By Ricardo Carvajal -
April was a busy month for nanotechnology at FDA. The agency issued two draft guidance documents worthy of close examination for those with an interest in the use of emerging technologies, including nanotechnology, in the cosmetic and food industries. Further, FDA denied a citizen petition asking the agency to stop the marketing of sunscreen drug products that contain engineered nanoparticles of zinc oxide and titanium dioxide.
The first draft guidance document, Safety of Nanomaterials in Cosmetic Products, begins by emphasizing manufacturers’ responsibility to substantiate the safety of their products prior to marketing. It then notes that different properties of materials might emerge at the nanoscale such that standard safety tests “may not be fully applicable,” and that such tests “may need to be modified or new methods developed” to address effects on toxicity and functionality. The remainder of the guidance discusses nanomaterial characterization and toxicology considerations in some detail, and encourages manufacturers who wish to use nanomaterials in cosmetics to consult with FDA.
The second draft guidance document, Assessing the Effects of Significant Manufacturing Process Changes, Including Emerging Technologies, on the Safety and Regulatory Status of Food Ingredients and Food Contact Substances, Including Food Ingredients that are Color Additives, is not strictly limited to nanotechnology. However, it is clear that changes in manufacturing processes that arise as the result of the use of nanotechnology are a principal concern. As with the cosmetics guidance discussed above, the food guidance begins by emphasizing manufacturers’ responsibility to ensure that their products are safe and lawful. It then discusses the legal framework for food and color additives, as well as FDA’s approach to assessing the safety of food substances. Finally, it presents considerations and recommendations for assessing the potential impacts of significant manufacturing changes (e.g., changes in starting materials, catalysts, or manufacturing technologies) on safety and regulatory status.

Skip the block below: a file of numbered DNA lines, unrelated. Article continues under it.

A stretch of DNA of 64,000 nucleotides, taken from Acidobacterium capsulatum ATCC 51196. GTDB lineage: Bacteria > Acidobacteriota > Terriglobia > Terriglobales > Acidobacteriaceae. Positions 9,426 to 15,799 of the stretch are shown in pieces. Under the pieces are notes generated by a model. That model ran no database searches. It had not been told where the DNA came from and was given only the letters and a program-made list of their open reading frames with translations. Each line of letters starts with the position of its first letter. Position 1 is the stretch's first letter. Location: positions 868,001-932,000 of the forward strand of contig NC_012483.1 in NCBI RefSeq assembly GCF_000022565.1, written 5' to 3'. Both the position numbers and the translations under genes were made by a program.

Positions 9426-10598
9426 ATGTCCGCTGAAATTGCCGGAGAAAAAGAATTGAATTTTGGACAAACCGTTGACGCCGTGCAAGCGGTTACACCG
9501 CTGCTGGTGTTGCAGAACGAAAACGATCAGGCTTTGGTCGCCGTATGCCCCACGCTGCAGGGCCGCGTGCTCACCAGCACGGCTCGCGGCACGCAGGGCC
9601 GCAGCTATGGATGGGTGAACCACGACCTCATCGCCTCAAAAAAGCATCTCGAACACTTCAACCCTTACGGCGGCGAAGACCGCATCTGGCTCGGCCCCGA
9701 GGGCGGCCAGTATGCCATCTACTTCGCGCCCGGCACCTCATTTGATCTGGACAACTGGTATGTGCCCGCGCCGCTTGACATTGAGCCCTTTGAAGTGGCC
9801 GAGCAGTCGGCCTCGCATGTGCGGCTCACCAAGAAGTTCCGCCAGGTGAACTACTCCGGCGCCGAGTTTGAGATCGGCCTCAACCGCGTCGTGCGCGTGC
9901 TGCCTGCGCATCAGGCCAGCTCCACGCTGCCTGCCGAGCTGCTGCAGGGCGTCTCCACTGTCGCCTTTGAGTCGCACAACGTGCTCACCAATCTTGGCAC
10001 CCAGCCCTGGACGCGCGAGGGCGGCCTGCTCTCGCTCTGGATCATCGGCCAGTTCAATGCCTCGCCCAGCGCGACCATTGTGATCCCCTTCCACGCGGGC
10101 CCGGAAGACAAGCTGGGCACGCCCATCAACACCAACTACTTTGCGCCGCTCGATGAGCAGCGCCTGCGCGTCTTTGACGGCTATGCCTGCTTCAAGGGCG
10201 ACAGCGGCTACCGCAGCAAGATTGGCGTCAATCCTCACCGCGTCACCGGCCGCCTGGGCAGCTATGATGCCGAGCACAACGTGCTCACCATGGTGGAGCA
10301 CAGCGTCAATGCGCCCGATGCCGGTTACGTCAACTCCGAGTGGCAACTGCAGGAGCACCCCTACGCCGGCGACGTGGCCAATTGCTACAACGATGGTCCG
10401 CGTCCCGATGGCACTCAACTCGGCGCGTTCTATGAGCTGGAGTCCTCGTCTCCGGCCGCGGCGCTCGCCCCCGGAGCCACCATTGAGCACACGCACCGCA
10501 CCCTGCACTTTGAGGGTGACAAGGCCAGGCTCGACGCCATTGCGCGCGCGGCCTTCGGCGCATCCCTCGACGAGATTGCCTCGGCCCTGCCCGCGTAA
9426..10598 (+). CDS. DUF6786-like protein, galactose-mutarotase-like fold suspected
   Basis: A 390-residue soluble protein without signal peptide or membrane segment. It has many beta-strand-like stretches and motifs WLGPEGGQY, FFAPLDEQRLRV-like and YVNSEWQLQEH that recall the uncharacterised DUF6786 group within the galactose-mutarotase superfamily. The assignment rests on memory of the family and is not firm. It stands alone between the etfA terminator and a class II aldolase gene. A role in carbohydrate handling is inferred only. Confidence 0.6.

FDA cites both of the above guidance documents in its partial denial of a citizen petition submitted by the International Center for Technology Assessment ("ICTA") in May 2006. That petition, which preceded the creation of FDA’s Nanotechnology Task Force, asked the agency to create a new regulatory framework specific to nanoscale particles, and for product recalls and a development moratorium for sunscreen drug products that contain engineered nanoparticles of zinc oxide and titanium dioxide. FDA’s response to the citizen petition lays out a thorough defense of the agency’s current approach to nanotechnology – including the agency’s position that adoption of a nanotechnology-specific regulatory framework currently is not appropriate “as a matter of science and policy.”
Although FDA cites progress in its response to the challenges posed by nanotechnology, the latest report on the National Nanotechnology Initiative ("NNI") by the President’s Council of Advisors on Science and Technology ("PCAST") concludes that “individual agency contributions” to the NNI strategic plan “lack the cohesion of an overarching framework.” Currently, FDA is one of only a few agencies that have a strategic research plan for nanotechnology. According to PCAST, “[t]he process for producing the strategic plan is still agency-driven, which could limit the broader NNI vision to those objectives that agency officials feel are sufficiently within reach. Also lacking is a clear connection between the goals and objectives of the NNI strategic plan and those of individual agencies.” PCAST makes numerous recommendations in relation to strategic planning, program management, metrics to track progress, and efforts to address environment, health, and safety risks. As noted in the PCAST report, research and development in nanotechnology continue to be of great interest to governments and industries worldwide.